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I want a client to be able to request (via HTTP) whichever document is at the head of a server's output queue, with the understanding that if retrieval is successful, the document will then automatically be deleted from the queue. There is never more than one client per server, but the client could be multithreaded. There is no random access to the queue; only the head item can be retrieved (and deleted). I have not found this scenario discussed either here or elsewhere on the web. Here are the various approaches I can think of:

(1) The client could send a GET request. But GET is not supposed to have side effects, so this doesn't seem like a good idea.

(2) The client could send two requests, a GET to retrieve the document at the head of the queue and a DELETE (with an empty or ignorable URL) to delete the document at the head of the queue. But this requires two calls, which could cause various problems, especially if more than one thread/process in the client is trying to retrieve files.

(3) The client could send a POST request with an empty body; if there is a document at the head of the queue, the server will return a response whose body contains the document, and will also delete the document from the queue. This is somewhat counterintuitive in that it doesn't match the mental model of posting data and receiving a simple return code, but otherwise I like it. I'm not worried about the response getting lost in transit and the document going missing; I expect the connection to be safe enough to prevent this.

It would be nice if there were another HTTP method to handle this situation, but since there isn't, I think (3) is the best approach. Agree? Disagree?

UPDATE: Added (4) after reading Dan675's post below.

(4) The client could send a DELETE request, to which the server could send a response with the document in the body (and delete the document from the queue, of course). Again, this is slightly counterintuitive (you don't usually say "delete the item on top of the stack for me, please" when you want to retrieve it), but would work.

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Is the URL always going to be the same, but with a different document every "action"? –  dash Feb 22 '12 at 21:30
Yes, the URL will always be the same, and yes, the document should be different each time (unless the same one gets submitted to the input queue multiple times, which we couldn't prevent). –  Alan Feb 22 '12 at 21:34
I agree that 1) is the simplest, but semantically incorrect, 2) is correct but is more complicated to implement, and 3) is a good compromise, but is still semantically incorrect. –  dash Feb 22 '12 at 21:37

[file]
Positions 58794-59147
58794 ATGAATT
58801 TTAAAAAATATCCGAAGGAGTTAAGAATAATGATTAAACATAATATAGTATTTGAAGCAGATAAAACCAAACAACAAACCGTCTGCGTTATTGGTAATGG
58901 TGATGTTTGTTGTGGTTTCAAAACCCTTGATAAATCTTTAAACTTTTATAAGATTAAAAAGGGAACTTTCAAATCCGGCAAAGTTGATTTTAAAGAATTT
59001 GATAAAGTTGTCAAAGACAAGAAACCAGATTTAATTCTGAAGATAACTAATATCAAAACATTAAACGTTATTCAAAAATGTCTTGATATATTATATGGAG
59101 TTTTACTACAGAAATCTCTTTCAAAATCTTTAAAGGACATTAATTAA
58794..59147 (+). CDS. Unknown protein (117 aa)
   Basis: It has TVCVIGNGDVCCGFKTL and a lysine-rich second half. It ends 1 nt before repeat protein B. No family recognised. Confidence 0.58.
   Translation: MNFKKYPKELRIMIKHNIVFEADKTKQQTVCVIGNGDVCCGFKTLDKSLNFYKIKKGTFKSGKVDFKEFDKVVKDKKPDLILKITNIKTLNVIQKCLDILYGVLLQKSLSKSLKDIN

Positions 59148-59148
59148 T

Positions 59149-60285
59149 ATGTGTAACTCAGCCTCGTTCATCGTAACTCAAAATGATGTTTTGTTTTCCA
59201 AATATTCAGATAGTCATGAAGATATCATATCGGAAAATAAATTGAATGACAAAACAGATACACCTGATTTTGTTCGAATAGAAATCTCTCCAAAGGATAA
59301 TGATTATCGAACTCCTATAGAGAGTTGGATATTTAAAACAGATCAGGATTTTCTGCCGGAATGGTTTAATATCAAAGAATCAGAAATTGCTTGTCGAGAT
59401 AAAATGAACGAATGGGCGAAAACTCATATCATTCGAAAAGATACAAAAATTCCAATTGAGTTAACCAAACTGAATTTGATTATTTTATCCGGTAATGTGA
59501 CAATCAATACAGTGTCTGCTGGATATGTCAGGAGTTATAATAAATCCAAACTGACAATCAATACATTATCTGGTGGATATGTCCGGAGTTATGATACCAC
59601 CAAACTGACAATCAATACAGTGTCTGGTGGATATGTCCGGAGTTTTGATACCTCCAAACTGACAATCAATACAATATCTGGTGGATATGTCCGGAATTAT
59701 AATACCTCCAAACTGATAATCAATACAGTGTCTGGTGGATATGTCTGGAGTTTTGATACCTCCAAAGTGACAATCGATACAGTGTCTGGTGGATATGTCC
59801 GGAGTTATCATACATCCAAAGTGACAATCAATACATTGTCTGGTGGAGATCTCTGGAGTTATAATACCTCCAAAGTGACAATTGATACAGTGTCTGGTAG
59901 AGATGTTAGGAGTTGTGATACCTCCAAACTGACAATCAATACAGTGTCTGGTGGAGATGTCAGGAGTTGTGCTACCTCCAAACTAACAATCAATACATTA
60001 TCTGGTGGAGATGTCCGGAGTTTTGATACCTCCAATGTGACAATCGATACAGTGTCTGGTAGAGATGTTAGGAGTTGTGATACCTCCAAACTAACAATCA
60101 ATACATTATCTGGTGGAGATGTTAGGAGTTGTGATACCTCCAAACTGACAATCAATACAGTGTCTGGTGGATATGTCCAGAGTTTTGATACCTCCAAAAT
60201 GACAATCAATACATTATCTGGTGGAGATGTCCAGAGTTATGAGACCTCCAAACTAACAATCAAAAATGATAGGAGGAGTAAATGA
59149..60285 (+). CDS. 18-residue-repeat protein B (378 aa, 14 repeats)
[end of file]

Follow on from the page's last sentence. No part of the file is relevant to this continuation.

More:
I think I'm going to use option 4. –  Alan Feb 23 '12 at 18:02

1 Answer 1

It should be done in two calls the first to GET it then one to DELETE it.

If the delete succeeds then the clients request is valid otherwise just treat it as if the whole request failed and try to get what's on the top of the queue again. This will cause some additional overhead due to failed requests but I would not recommend doing either of the other options.

I guess another way of doing this would be to first maybe do a PUT to mark the top most item as 'reserved' in some way then do a GET and DELETE. In doing it this way it may be possible to traverse this server side queue and look for the top-most item that is not 'reserved'.

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+1 PUT it on the reserved queue, GET it from the reserved queue and then DELETE it from the reserved queue. Nice idea. –  dash Feb 22 '12 at 21:38
It seems that your are concerned with the speed of operation and do not want to introduce overhead with these suggestions so I would say your new option, number 4 would be the most valid. –  Dan675 Feb 22 '12 at 21:52
I guess I'm just wondering what reserving the item, either on the existing queue or on a separate one, will buy us, especially since only the topmost item should be accessible. Once a document has been retrieved, I know it can be deleted. –  Alan Feb 22 '12 at 21:54
It stops your option 2 from potentially having problems due to more than one process/thread using it at once. Yet keeps the client's busy as you are not having to keep retrieving from the top of the queue if the item has already been deleted by another process/thread. –  Dan675 Feb 22 '12 at 22:10

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